Public Safety Advisory Committee to recommend a transitional campus law enforcement service provider

Two police officers represent the Corvallis Police Department at the Safety Fair in October. 

Tanveer Sandhu, News Contributor

After Oregon State Police terminated its contract with Oregon State University on Oct. 23, OSU began a search to find transitional and long-term law enforcement service providers for its Corvallis campus shortly after.

The first update on this process came on Nov. 25, when an email sent by OSU President, Edward Ray, stated that the Vice President for Finance and Administration, Mike Green, had convened the university’s Public Safety Advisory Committee. 

The advisory committee’s purpose will be to evaluate and provide recommendations for transitional and long-term campus law enforcement service providers. The committee is expected to make its recommendations for transitional law enforcement service providers to Green by Dec. 16, who will then make his final recommendations to Ray. 

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The chosen transitional law enforcement service provider will provide public safety for a two-year transition period beginning July 1, 2020 through June 30, 2022. After that date, on July 1, 2022, a long-term law enforcement service provider will take the place of the transitional service and address public safety needs and services. Decisions and recommendations on long-term law enforcement service providers are expected by the end of spring term.

A Dec. 2 email sent by Ray said the University was entering into discussions with the city of Corvallis for the possibility of the Corvallis Police Department serving as a transitional law enforcement service provider.

Mark Shepard, Corvallis city manager, said the city and OSU are just starting conversations. It is yet to be determined whether CPD can or will take on transitional and/or long-term law enforcement services for OSU.

“The partnership will need to be structured such that services to the rest of the Corvallis community is not compromised,” Shepard said via email. “Working through those details and what OSU will need to bring to the table to make this work from the city’s perspective is what our conversations will be focused on.”

Paul Odenthal, the senior associate vice president for Administration, and co-chair for the advisory committee, said it is too early to imagine how any specific transitional service arrangement would look at this time. However, he said any arrangement made will be aligned with the values of the university and the OSU community.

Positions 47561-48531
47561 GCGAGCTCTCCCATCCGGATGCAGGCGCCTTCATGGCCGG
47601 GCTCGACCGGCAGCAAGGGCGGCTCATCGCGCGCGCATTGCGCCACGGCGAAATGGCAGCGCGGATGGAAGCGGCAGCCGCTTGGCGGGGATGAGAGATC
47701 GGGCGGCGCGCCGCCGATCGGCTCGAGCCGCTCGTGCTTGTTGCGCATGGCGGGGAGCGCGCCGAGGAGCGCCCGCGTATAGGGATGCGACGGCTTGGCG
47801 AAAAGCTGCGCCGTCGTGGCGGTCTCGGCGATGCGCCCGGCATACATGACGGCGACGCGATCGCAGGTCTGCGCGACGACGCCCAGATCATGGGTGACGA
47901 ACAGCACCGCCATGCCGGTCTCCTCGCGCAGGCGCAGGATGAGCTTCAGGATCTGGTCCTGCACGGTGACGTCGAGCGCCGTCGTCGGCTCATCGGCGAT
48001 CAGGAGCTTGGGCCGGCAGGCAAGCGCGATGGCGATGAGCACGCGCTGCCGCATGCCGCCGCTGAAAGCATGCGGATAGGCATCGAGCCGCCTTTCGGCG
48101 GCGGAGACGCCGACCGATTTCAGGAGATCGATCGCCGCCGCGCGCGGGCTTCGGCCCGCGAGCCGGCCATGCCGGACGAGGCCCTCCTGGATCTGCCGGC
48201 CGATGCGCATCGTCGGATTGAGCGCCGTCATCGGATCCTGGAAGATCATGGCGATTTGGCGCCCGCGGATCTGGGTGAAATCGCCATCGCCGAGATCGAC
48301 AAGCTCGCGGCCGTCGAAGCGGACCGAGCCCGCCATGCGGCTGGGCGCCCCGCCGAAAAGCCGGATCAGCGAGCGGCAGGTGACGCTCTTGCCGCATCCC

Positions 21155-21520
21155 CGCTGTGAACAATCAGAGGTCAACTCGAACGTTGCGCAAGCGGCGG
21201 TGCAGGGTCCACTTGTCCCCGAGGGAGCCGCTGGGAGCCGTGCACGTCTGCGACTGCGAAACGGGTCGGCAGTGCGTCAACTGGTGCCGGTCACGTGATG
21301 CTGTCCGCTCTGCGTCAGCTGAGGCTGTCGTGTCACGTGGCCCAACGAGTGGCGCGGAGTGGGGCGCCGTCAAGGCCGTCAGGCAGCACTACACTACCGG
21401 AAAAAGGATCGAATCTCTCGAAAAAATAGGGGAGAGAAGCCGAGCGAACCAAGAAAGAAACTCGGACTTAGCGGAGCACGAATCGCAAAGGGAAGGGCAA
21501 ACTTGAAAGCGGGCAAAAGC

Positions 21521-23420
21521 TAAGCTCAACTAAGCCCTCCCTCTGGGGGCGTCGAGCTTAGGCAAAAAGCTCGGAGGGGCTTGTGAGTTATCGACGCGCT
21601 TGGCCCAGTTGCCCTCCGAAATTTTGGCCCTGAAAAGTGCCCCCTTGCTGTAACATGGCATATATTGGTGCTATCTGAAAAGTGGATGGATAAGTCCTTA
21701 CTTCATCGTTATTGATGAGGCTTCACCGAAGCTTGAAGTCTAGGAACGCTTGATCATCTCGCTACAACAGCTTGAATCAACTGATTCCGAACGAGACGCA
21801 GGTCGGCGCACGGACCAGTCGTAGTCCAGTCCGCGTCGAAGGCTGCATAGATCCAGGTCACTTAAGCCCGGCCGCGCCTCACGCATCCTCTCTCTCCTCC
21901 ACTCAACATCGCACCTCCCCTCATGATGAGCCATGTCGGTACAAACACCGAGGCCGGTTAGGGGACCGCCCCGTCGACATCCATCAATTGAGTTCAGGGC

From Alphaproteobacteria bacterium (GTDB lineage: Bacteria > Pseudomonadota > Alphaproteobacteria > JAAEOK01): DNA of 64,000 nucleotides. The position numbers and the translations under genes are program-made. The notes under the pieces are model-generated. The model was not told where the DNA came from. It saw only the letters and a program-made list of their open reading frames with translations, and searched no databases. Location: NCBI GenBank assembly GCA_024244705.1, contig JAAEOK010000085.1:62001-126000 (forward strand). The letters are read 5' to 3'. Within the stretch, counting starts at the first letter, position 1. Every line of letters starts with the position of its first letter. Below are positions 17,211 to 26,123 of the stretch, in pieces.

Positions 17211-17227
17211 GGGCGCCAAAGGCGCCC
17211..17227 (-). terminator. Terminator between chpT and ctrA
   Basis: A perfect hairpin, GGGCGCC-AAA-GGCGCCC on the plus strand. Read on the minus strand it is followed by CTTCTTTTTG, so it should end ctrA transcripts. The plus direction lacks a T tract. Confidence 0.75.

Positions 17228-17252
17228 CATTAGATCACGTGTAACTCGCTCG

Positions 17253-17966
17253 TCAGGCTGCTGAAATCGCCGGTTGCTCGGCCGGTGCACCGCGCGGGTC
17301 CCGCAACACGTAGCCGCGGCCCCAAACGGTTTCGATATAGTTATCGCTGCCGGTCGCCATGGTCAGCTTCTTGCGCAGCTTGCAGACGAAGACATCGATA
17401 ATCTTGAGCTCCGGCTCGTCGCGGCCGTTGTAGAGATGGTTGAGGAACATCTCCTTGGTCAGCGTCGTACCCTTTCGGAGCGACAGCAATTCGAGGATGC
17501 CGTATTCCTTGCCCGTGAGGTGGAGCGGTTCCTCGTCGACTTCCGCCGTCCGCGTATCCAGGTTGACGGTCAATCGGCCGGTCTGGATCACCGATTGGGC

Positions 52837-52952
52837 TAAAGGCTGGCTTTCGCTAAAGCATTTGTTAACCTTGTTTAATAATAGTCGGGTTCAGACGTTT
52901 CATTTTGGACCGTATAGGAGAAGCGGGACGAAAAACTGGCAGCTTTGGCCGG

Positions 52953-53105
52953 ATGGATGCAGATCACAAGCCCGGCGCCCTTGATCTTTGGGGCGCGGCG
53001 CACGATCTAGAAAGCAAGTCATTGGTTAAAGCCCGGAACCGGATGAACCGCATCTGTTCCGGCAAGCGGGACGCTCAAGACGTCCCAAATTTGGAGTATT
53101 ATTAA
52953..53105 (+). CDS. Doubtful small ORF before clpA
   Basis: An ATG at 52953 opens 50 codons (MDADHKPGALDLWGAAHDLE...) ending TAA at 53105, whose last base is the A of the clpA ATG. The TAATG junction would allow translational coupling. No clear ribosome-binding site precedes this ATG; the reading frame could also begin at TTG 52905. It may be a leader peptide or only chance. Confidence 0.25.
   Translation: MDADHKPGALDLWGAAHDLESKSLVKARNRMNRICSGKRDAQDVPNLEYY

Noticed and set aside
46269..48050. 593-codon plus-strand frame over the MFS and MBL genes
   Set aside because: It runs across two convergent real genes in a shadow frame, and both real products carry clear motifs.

“The input we receive from our planned community engagement process will help the advisory committee consider long-term safety needs, services to be provided and what departments at OSU and partner agencies may best provide these services,” Odenthal said via email.

The advisory committee is made up of more than a dozen students, faculty and staff and includes representatives from the Associated Students of Oregon State University, the Faculty Senate, the offices and departments of Institutional Diversity, Public Safety, Faculty Affairs, Athletics, Student Affairs, Compliance, University Relations and Marketing, General Counsel and Finance and Administration. 

Odenthal said the advisory committee is currently meeting once a week. The time, location and frequency of the meetings vary based on the needs of the members and the deliverables. The committee is co-chaired by Odenthal and Vice President and Chief Diversity Officer, Charlene Alexander. 

For long-term law enforcement service providers, OSU will be taking recommendations from the Public Safety Advisory Committee, as well from the general public during winter and spring term.

Vice President of University Marketing and Relations, Steve Clark, said the committee will conduct various forms of community engagement processes in the winter and spring. This includes launching a website, holding community stakeholder meetings and gathering community input on campus safety needs and services. 

According to Shepard, conversations about potential partnerships between the city and Corvallis were brief during the Dec. 2 Corvallis city council meeting. Members of the council were supportive of staff entering into conversations about building a potential partnership, but no commitment to a specific outcome was made. However, CPD was considered a potential option as both a transitional and long-term law enforcement service provider for OSU.

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